Figure 1:: Preoperative X-ray of lumbosacral spine (anteroposterior and lateral): X-ray suggestive of degenerative changes of lumbar spine and osseous fusion of the right SI joint with irregularity of cortex in the left SI joint. (b) Postoperative X-ray lumbosacral spine (anteroposterior and lateral): posterior decompression at L3-4 and fusion was achieved with the right side unilateral instrumented stabilization and interbody fusion with bone graft.
Figure 2:: CT scan sagittal view: L3-4 unfused segment with fused dorsolumbar segments showing advanced seronegative changes.
Figure 3:: MRI scan of lumbosacral spine sagittal view: lumbar canal stenosis is seen at L3-4 level due to diffuse disc bulge, facetal arthropathy, and osseous malformation of L3 and L4 vertebral bodies.
Figure 4:: MRI scan of lumbosacral spine axial view: bilateral L3-4 foraminal narrowing and lumbar canal stenosis are seen causing bilateral L3 nerve root compression.


The patient underwent a wide bilateral microscope-assisted decompressive L3-L4 laminectomy for resection of L3-L4 bony spurs, L3-4 discectomy, interbody fusion using local autograft, and L3-L4 right-sided instrumented stabilization [Table 1]. At surgery, it was difficult to identify the pedicles of L3-4 due to the distorted anatomy, hypertrophic scar, and dense fibrous bridges between the respective facet joints.

Table 1:: Surgical outcomes.

Postoperative outcomes

Postoperatively, the patient neurologically improved; he walked with a walker on the day of surgery and was able to return to work 6 weeks later. One year postoperatively, his motor deficit fully resolved (i.e. to 5/5) [Table 2].

Table 2:: Patient scores.


Patients with achondroplasia and congenitally shortened pedicles are susceptible to developing cervical, thoracic, and/or lumbar stenosis. Patients typically become symptomatic in their 30s though 50s due to accelerated disc degeneration, lumbar kyphosis, hypertrophy of ligamentum flavum, bone spurs, and thickened laminae/facet joints.[2,5]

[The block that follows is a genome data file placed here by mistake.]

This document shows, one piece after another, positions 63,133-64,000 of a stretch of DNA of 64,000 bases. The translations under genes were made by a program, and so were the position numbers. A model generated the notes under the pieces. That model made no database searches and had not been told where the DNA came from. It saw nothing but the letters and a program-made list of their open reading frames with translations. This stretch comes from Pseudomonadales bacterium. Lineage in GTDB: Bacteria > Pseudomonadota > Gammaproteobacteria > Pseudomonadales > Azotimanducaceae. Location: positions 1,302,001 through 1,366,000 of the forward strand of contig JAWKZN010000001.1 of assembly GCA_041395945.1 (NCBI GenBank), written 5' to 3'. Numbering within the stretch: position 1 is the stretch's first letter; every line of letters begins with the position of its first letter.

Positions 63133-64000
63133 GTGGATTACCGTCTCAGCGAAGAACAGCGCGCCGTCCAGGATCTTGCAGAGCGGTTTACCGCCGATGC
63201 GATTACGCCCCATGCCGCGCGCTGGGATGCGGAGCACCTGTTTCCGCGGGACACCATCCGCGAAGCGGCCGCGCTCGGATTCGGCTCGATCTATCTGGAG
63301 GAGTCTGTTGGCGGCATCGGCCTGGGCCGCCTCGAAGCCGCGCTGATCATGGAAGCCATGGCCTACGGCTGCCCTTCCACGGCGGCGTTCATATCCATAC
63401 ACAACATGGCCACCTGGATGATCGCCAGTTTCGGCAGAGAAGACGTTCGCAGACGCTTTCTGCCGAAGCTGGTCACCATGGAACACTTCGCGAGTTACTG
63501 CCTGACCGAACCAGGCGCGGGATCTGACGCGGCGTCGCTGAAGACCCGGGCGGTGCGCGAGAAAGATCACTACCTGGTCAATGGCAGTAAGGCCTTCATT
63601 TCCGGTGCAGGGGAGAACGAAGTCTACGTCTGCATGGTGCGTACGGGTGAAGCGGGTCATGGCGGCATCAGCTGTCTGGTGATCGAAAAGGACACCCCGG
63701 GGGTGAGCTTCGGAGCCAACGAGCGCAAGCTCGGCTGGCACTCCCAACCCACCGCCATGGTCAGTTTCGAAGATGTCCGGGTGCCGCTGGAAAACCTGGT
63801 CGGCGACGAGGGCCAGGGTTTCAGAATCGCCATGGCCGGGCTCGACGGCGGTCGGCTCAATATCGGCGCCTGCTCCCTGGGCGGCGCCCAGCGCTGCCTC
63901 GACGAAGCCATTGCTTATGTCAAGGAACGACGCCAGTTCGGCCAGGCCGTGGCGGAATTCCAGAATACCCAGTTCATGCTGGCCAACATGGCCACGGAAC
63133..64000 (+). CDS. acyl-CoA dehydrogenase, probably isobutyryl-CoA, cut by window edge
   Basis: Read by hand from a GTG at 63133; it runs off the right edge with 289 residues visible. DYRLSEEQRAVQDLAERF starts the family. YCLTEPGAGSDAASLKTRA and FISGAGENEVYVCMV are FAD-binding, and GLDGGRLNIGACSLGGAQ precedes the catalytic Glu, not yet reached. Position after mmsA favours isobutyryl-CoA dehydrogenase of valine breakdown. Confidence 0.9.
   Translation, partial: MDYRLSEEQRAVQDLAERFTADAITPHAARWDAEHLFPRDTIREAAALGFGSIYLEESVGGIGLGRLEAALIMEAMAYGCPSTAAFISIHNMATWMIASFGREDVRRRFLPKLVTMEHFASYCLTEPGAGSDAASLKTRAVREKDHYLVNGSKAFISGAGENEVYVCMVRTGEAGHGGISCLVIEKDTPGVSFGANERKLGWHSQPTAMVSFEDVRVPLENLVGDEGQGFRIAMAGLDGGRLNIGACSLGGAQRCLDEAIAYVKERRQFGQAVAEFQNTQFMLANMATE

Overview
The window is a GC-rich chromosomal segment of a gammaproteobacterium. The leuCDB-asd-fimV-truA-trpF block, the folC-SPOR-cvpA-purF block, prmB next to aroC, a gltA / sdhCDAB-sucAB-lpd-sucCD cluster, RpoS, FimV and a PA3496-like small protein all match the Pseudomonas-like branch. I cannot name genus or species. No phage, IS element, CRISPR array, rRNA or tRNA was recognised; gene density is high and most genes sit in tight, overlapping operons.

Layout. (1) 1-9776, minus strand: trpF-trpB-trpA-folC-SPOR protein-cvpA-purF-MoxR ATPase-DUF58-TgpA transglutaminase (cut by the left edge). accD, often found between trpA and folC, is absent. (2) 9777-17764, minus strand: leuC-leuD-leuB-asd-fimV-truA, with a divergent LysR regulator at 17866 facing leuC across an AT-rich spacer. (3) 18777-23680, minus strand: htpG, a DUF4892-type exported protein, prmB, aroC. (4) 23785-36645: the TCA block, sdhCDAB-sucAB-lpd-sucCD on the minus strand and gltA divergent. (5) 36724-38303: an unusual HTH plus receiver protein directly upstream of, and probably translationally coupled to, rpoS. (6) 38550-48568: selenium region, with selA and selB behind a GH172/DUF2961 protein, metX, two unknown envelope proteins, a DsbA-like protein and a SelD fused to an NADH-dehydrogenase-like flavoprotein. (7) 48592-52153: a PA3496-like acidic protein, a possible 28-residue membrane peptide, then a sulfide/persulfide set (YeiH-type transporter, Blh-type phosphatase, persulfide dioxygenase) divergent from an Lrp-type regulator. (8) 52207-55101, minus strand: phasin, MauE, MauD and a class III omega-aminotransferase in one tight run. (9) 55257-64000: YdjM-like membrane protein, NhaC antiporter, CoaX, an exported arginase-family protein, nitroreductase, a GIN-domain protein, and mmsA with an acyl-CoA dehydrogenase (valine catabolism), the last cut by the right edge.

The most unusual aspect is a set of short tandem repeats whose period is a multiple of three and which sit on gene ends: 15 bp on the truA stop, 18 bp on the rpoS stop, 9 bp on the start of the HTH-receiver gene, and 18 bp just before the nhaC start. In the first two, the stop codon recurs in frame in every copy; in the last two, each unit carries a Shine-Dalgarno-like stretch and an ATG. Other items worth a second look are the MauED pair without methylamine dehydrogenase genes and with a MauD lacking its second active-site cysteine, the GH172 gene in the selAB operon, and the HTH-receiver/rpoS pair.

There is often a need for revision spine surgery in these patients attributed to their accelerated facet hypertrophy associated with their genetic defect (i.e., an exaggerated response to normal motion leading to early degeneration)[4,6] [Table 3]. Ain et al. further reported recurrent stenosis occurring in these as well.[1] Further, repeat surgery may successfully reduce pain and neurological symptoms/signs. In the case presented of a 36-year-old male with achondroplasia, 9 years following an original L2-S1 laminectomy for stenosis, repeated decompression and fusion at the L3-L4 level addressing recurrent stenosis were successful.

Table 3:: Review of revision spine surgeries in achondroplasia.


Patients with achondroplasia who have previously undergone lumbar decompressive surgery may develop recurrent lumbar stenosis that responds well to repeated surgical intervention.

Declaration of patient consent

The authors certify that they have obtained all appropriate patient consent.

Financial support and sponsorship


Conflicts of interest

There are no conflicts of interest.